China’s Road-Straddling Super-Bus Is Up and Running

New form of mass transit tip-toes over traffic with ease.

China Straddle Bus
Luo Xiaoguang/Xinhua via AP

The world of mass transit took another step into the 21st Century on Tuesday, when China's road-straddling super-bus embarked upon its maiden voyage, just as its chief engineer promised back in May.

According to the Xinhua News Agency of China, the finished prototype of the Transit Elevated Bus, or TEB-1, stretches almost 73 feet long and nearly 26 feet wide, giving it enough room to transport as many as 300 people at once. More importantly, at almost 16 feet tall, TEB-1 has enough space under its belly to allow multiple lanes of traffic to flow beneath it, allowing cars to pass by freely. (Not trucks, though; earlier estimates pegged the under-body clearance at less than seven feet, and the images of the finished prototype seem to bear that out.) Passengers embark and depart via elevated platforms mounted flush with the bus's passenger cabin.

For now, the road-straddling super-bus is just a full-scale prototype, restricted to a roughly-1,000 foot-long stretch of street in the northern Chinese city of Qinhuangdao. When fully implemented, however, the team behind TEB-1 envisions linked trains of the vehicles carrying around 1,200 people at speeds of up to 37 miles per hour, all while newly-legalized Didi Chuxings and limited-edition Ferraris zip past below.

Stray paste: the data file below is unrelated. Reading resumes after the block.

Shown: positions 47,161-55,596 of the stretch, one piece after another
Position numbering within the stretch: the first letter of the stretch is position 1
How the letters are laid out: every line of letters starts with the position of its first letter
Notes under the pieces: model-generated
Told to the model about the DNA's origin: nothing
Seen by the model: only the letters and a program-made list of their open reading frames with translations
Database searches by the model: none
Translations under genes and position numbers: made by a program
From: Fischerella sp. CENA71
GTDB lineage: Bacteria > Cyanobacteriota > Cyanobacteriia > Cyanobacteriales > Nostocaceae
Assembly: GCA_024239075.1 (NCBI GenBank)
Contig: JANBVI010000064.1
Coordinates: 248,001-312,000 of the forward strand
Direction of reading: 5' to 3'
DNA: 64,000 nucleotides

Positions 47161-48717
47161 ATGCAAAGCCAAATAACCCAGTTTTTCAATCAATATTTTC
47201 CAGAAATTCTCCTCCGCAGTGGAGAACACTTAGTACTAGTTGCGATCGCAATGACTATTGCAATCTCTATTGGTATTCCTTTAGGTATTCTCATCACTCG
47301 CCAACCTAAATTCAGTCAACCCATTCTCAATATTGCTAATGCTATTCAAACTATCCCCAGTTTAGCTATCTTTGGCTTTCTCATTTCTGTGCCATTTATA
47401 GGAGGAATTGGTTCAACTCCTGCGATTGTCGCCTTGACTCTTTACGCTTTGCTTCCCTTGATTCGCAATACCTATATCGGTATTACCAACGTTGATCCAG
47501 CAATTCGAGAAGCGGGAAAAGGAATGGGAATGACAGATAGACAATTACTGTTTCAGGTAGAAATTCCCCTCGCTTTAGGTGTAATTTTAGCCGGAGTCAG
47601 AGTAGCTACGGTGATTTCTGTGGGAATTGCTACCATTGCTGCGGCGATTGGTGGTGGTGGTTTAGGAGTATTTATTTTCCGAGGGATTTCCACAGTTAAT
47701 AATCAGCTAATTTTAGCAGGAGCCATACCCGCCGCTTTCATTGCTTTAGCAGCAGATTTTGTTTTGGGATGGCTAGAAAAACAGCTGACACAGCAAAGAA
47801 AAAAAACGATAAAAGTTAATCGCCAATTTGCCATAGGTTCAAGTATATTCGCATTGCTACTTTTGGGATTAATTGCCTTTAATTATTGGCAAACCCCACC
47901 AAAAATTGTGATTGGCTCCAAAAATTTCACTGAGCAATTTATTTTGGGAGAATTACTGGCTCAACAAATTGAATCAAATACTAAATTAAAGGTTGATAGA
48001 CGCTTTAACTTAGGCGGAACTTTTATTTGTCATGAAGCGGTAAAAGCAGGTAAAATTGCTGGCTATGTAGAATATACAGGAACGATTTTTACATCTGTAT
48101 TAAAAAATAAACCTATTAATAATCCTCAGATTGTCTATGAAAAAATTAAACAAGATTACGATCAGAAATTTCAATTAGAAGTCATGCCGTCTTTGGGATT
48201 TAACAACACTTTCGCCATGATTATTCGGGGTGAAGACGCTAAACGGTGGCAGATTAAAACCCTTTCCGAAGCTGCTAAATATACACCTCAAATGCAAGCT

If the trial run proves successful, these tall buses may not be restricted to China's cities, either. Xinhua claims governments from France, Brazil, India, and Indonesia are already expressing interest in the vehicles. And if New York City's Second Avenue Subway winds up being delayed again for the umpteenth time, we in the Big Apple might do well to join the list of interested parties.

You can check out the TEB-1 prototype in (very, very slow) action in the video below.